Dr. Kevin A. Schulman, a professor of medicine at the Duke University School of Medicine who has studied the generic drug market and is advising the effort, said: “If they all agree to buy enough to sustain this effort, you will have a huge threat to people that are trying to manipulate the generic drug market. They will want to think twice.”
The idea is to directly challenge the host of industry players who have capitalized on certain markets, buying up monopolies of old, off-patent drugs and then sharply raising prices, stoking public outrage and prompting a series of Congressional hearings and federal investigations. The most notorious example is of Martin Shkreli, the former hedge fund manager who raised the price of a decades-old drug, Daraprim, to $750 a tablet in 2015, from $13.50…”(D)

“The shift toward consumerization in health insurance got rolling with passage of the Affordable Care Act in 2009 and has been gradually gaining speed since then. Now, retail giant CVS’s $69 billion agreement to buy Aetna has put a brick on the accelerator of consumerization in this space.
One driving force behind the CVS-Aetna deal may be the fear that Amazon, the e-commerce juggernaut from Seattle, is plotting a conquest of the pharmacy business. Whatever CVS’s motivations, its entry into the health insurance marketplace will force the industry to become more consumer friendly. That means injecting a huge dose of technology — especially data-analytics technology — along with marketing know-how into a business that has traditionally resisted change and innovation.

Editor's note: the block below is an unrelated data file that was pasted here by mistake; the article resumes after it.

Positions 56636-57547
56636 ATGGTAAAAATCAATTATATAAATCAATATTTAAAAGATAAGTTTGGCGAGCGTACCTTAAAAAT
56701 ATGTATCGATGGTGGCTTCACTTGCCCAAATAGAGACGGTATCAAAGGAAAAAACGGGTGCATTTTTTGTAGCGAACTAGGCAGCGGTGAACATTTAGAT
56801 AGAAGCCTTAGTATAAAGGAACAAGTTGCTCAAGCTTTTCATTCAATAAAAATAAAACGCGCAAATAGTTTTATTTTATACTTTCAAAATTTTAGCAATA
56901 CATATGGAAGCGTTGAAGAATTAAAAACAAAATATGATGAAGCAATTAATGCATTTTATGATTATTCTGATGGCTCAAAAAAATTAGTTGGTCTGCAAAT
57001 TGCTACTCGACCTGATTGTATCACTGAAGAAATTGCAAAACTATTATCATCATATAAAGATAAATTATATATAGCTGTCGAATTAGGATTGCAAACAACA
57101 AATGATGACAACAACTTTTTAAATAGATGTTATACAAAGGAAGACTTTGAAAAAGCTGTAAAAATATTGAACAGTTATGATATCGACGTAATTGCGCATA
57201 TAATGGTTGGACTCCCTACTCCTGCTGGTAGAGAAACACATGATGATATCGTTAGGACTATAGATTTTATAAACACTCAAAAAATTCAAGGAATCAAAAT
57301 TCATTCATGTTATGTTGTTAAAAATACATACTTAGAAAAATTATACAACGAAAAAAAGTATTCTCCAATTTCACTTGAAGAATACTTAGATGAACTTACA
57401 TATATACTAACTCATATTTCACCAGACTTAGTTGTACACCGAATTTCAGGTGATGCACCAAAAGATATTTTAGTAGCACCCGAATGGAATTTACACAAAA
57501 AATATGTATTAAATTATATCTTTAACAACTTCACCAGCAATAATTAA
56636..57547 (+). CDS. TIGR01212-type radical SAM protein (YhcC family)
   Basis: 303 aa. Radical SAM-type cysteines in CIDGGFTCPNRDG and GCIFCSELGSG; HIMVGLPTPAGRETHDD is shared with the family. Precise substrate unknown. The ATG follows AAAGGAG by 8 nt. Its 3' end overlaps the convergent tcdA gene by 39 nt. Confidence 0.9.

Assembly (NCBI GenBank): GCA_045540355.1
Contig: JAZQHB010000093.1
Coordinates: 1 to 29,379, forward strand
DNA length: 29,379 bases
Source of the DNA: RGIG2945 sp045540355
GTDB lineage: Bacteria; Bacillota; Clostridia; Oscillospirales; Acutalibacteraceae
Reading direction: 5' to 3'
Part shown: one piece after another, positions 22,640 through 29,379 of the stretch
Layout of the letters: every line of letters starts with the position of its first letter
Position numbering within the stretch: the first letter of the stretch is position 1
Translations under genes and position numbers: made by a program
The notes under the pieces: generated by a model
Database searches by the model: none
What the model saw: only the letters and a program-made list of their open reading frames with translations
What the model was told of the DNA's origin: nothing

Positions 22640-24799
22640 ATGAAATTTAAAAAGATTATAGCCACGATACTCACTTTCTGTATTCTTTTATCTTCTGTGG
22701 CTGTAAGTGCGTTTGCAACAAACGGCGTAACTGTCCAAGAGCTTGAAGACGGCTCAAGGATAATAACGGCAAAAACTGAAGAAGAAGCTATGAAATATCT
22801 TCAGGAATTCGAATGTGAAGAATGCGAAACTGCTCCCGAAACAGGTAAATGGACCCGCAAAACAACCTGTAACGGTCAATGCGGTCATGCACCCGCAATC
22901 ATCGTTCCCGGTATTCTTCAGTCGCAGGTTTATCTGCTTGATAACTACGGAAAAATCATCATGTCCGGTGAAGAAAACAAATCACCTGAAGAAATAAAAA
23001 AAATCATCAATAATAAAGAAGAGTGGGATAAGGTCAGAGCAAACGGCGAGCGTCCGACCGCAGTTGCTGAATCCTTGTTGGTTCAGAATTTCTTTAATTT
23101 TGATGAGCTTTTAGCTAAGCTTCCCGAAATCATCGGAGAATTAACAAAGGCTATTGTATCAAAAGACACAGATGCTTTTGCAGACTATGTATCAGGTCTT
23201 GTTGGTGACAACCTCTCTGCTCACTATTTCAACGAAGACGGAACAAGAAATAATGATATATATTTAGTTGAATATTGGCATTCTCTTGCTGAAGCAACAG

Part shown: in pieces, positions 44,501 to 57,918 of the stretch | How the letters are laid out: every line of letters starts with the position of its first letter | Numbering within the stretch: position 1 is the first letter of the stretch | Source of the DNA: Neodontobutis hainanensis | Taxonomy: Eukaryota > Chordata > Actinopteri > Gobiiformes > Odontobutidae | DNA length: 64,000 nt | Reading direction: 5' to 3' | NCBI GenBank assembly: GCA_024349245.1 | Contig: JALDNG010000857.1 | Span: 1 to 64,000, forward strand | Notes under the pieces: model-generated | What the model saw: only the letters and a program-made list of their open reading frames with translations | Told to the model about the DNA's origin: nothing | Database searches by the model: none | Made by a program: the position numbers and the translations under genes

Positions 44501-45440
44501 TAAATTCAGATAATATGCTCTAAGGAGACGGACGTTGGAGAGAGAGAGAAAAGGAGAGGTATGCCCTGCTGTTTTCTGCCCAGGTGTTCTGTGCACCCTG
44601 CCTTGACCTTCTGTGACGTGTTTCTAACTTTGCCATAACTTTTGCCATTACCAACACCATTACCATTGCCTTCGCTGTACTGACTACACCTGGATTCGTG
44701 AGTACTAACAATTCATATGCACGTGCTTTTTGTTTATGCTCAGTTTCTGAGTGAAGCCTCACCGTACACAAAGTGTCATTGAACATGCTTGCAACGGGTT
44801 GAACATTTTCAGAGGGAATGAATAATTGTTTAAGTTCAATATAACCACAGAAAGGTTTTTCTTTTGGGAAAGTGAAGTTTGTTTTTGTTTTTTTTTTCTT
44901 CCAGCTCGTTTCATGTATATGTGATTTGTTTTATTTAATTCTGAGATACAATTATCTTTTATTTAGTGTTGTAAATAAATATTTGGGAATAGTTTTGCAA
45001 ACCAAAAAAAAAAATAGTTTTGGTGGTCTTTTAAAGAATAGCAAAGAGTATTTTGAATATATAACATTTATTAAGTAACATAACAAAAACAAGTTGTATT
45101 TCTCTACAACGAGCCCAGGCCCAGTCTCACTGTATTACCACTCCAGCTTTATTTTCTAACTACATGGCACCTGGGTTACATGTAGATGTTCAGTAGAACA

CVS will bring Aetna not only a wealth of consumer experience and relationships but also a level of technological savvy that the health insurance industry has never seen. The combined entity will possess massive amounts of data about Aetna’s members. It shouldn’t take long before CVS brings technology to bear that can help Aetna members better manage their prescription medicines, steer them toward CVS’s in-store care clinics, and offer vastly improved tools for managing their care and insurance online.